Days after Starbucks said it was giving Black Lives Matter shirts to employees who wanted to support the movement, a Michigan man allegedly called several stores in Michigan and threatened anyone who wanted to back BLM.
It didn’t stop there for Kenneth D. Pilon, who prosecutors say left four nooses in parking lots and another in a 7-Eleven. The nooses left in Saginaw, Mich., in the summer of 2020 had the same handwritten note attached to them, prosecutors say.
“An accessory to be worn with your ‘BLM’ t-shirt,” the notes allegedly said. “Happy protesting!”
The Justice Department announced Wednesday that Pilon, 61, faces hate-crime charges for “willfully intimidating and attempting to intimidate citizens from engaging in lawful speech and protests in support of Black Lives Matter.”
“Specifically, Pilon intimidated and attempted to intimidate citizens from participating lawfully in speech and peaceful assembly opposing the denial of Black people’s right to enjoy police protection and services free from brutality,” FBI special agent Douglas Smith wrote in an affidavit.
Pilon is charged in federal district court with six counts of interfering with federally protected activities. If convicted of the misdemeanor charges, he faces fines and up to one year in prison.
Pilon did not immediately respond to a request for comment Wednesday. It’s unclear whether he has an attorney.
Violence against Black people and supporters of Black Lives Matter has continued in the nearly two years since George Floyd was murdered by then-Minneapolis police officer Derek Chauvin, a killing that sparked demonstrations for racial justice across the United States in 2020. The leader of the Proud Boys, Enrique Tarrio, said he participated in the burning of a Black Lives Matter banner that had been ripped from the facade of a historic Black church during unrest in downtown Washington after a December 2020 rally for then-President Donald Trump. Weeks later, a White woman in Connecticut spit on a Black protester at a rally in support of Black Lives Matter.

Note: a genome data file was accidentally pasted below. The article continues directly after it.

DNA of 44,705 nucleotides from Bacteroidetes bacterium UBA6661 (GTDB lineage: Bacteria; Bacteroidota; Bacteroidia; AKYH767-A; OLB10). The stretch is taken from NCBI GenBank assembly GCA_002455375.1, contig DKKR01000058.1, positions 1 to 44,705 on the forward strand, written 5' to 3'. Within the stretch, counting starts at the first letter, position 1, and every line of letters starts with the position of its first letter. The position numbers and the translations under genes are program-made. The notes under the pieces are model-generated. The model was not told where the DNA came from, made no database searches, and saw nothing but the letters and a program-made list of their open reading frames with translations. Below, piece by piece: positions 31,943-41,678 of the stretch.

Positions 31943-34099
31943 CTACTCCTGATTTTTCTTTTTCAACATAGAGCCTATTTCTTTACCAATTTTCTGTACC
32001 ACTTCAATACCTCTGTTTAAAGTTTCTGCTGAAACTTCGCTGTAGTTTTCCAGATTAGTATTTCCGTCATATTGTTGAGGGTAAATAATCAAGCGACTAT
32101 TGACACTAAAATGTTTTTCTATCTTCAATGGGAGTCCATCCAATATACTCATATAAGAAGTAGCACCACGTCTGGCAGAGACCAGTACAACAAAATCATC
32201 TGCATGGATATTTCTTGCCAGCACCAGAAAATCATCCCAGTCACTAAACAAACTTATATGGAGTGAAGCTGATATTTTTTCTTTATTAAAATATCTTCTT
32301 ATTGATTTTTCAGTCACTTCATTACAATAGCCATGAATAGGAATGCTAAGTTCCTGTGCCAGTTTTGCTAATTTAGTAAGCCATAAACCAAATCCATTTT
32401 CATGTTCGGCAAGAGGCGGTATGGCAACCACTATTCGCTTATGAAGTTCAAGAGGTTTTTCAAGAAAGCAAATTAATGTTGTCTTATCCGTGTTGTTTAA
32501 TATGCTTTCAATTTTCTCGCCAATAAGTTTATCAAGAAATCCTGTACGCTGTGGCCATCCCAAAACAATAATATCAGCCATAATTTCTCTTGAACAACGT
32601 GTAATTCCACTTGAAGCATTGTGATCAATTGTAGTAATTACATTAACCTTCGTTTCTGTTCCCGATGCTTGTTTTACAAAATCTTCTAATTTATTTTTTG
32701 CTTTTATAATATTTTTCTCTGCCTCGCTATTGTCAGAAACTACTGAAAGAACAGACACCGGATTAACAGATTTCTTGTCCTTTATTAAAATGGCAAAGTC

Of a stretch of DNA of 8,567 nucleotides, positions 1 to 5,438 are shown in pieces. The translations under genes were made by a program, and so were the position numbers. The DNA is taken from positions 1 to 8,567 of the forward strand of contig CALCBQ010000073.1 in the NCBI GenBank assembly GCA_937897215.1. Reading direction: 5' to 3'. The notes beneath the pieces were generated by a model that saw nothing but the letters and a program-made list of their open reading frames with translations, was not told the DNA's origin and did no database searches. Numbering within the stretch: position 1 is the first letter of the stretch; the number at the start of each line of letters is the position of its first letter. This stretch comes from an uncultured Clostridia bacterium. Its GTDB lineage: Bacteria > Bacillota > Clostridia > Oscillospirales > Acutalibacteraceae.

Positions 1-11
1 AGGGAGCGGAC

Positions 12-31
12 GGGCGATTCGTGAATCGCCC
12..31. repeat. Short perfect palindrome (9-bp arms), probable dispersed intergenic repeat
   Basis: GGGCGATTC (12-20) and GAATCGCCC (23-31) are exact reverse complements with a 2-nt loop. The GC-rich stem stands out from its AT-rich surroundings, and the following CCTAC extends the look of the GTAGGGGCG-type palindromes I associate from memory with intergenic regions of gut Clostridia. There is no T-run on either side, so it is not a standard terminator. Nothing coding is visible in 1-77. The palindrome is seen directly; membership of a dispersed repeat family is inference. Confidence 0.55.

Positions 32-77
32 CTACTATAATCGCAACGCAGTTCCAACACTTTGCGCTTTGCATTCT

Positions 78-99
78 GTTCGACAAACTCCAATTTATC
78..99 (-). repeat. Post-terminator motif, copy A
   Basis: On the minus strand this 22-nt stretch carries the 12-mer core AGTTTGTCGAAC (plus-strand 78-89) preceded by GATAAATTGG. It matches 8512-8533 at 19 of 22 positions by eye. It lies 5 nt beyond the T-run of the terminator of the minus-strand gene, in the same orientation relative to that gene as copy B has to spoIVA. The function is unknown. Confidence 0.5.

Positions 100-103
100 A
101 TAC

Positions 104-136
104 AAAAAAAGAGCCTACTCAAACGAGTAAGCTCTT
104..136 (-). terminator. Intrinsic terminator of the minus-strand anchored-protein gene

Some of the most egregious incidents have occurred in Michigan. In Monroe County, federal prosecutors charged Lee James Mouat, a White man, with “willfully causing bodily injury to an African-American teenager because of the teenager’s race” after he allegedly told Devin Freelon Jr., 18, that “Black lives don’t matter” and broke the teen’s jaw with a bike lock. Candace and Eddie Hall forgave their neighbor Michael John Frederick Jr. last year after he slashed their tires, scrawled a swastika on their car and fired several bullets at their home in Warren — all because he was angry about their Black Lives Matter sign.
Pilon was an optometrist in Saginaw between August 1987 and June 2016, when his license expired, according to the Michigan Department of Licensing and Regulatory Affairs.
Weeks after Floyd’s murder, Starbucks announced that as part of its commitment to help end systemic racism, the company would make 250,000 T-shirts supporting Black Lives Matter available to employees who wanted to wear them “to affirm support at this critical time in our history.”
On June 14, 2020, Pilon called nine Starbucks stores in the state two days after the announcement, according to the affidavit. Each alleged phone call was threatening, with Pilon using the n-word repeatedly and telling employees that the only good Black person was a dead Black person, prosecutors say.
A Starbucks spokesman did not immediately respond to a request for comment Wednesday afternoon.
About a week after he threatened Starbucks employees, Pilon began leaving nooses around Saginaw with the note about it being “an accessory” for those wearing BLM shirts, the affidavit says. After he allegedly left nooses and notes in the parking lot of a Goodwill store and in a 7-Eleven, authorities say Pilon left a noose inside the truck of Saginaw resident Donald Simon, who is Black. He continued leaving nooses in the parking lots of Walmart and Kroger in Saginaw, prosecutors say.
At a Black Lives Matter rally outside Simon’s home in July 2020, NAACP Saginaw Branch President Terry Pruitt vowed that the community was “going to nail this person.” Simon’s wife, Regina Simon, whom MLive describes as “Mexican-white,” told the news outlet that she had been wearing a Black Lives Matter shirt on their front lawn the day before the noose was found in the couple’s truck.
The Simons responded by posting signs near their home.
“Who put a noose in our car?” one of them read. The other? “Cowards Lives Matter.”
While it is unclear as to how investigators identified Pilon as a suspect, Smith wrote that there was more than enough probable cause that Pilon “interfered with federally protected rights.” His court date is pending.